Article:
MDCK or A549 monolayers (overnight confluent, 48-well plate format, triplicates) were infected with assembled viruses at moi = 10. After virus adsorption at 37 °C, the inoculum was removed and replaced with serum free medium containing antibiotic-antimycotic and TPCK-trypsin. Infected cells were incubated at 37 °C for the indicated time periods and then fixed with 80% acetone in DPBS (ice cold at application) for 15 min at room temperature. Fixed cells were washed three times with phosphate buffered saline with 0.1% tween-20 (PBST) and blocked with 5% milk in PBST for 6 h at 4 °C. After 2 washes, plates were incubated at 4 °C overnight with mouse polyclonal serum raised against recombinant NS1(1–124) protein. Plates were then washed three times with PBST, and goat anti-mouse secondary antibody (Bio-Rad) was added (1 μg/ml final), followed by incubation at 37 °C for 1 h. Immunoreactivities were analyzed by adding TMB Peroxidase EIA Substrate (Bio-Rad), and reactions were stopped with 2 N H2SO4. Optical density was measured at 450 nm with removal of noise (measured at 655 nm) using a CLARIOstar multi-function reader (BMG Labtech).
Real-time PCR analysis
MDCK or A549 cell monolayers (overnight confluent, 6-well plate format, triplicates) were used for infection at moi = 1. After virus adsorption at 37 °C, the inoculum was removed and replaced with serum free medium. At the indicated time points, media was removed, and total RNAs were extracted from cells using the RNeasy Mini kit (Qiagen) according to the manufacturer’s protocol. Complementary DNA was synthesized from 500 ng of total RNA using M-MLV Reverse Transcriptase (Promega) and oligo(dT16) primers (DNA synthesis, Russia) according to the manufacturer’s protocol. Quantitative real-time PCR analysis was performed using (2x) BioMaster HS-qPCR SYBR Blue (Biolabmix). The primers used are provided (Additional file 3: Table S3). NS1 gene expression was calculated by the 2−ΔΔCtmethod, and GAPDH mRNA was used for normalization. The average value of the “reference sample” replicates (“1–1” sample at 1 h post-infection, h.p.i.) was designated as expression level ‘1.0’ and used for relative expression quantitation.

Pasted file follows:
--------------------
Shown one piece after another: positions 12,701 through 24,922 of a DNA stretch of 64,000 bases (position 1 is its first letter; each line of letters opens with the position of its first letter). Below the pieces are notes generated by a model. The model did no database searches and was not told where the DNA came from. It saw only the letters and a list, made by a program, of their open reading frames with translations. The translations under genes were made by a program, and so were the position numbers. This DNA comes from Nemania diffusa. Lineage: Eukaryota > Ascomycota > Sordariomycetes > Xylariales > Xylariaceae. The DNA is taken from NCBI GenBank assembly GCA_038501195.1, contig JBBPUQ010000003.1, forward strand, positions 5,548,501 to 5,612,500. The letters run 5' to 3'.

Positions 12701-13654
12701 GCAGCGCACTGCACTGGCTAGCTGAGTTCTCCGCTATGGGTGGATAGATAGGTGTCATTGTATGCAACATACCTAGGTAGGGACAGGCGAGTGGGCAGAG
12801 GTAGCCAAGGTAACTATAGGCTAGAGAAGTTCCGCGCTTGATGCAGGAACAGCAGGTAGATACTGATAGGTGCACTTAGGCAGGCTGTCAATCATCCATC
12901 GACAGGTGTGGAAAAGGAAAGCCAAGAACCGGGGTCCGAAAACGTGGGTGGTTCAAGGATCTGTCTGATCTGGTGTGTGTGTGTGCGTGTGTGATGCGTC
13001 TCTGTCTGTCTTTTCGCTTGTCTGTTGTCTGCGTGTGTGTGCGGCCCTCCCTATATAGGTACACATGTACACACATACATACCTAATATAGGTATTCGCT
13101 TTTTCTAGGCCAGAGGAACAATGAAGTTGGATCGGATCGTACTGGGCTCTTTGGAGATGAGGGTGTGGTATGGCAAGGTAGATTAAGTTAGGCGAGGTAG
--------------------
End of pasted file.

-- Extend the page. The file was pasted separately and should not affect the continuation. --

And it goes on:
Statistical analysis was performed using GraphPad Prizm 6.01 software. One-way ANOVA was performed to evaluate differences in virus infectious activity. Two-way ANOVA with Tukey post test was used to evaluate the significance of any differences between viruses at specific time points, revealed by ELISA and RT-PCR. A value of 0.05 was used as the threshold of significance. All samples were processed in triplicate, and presented on graphs by mean ± sd.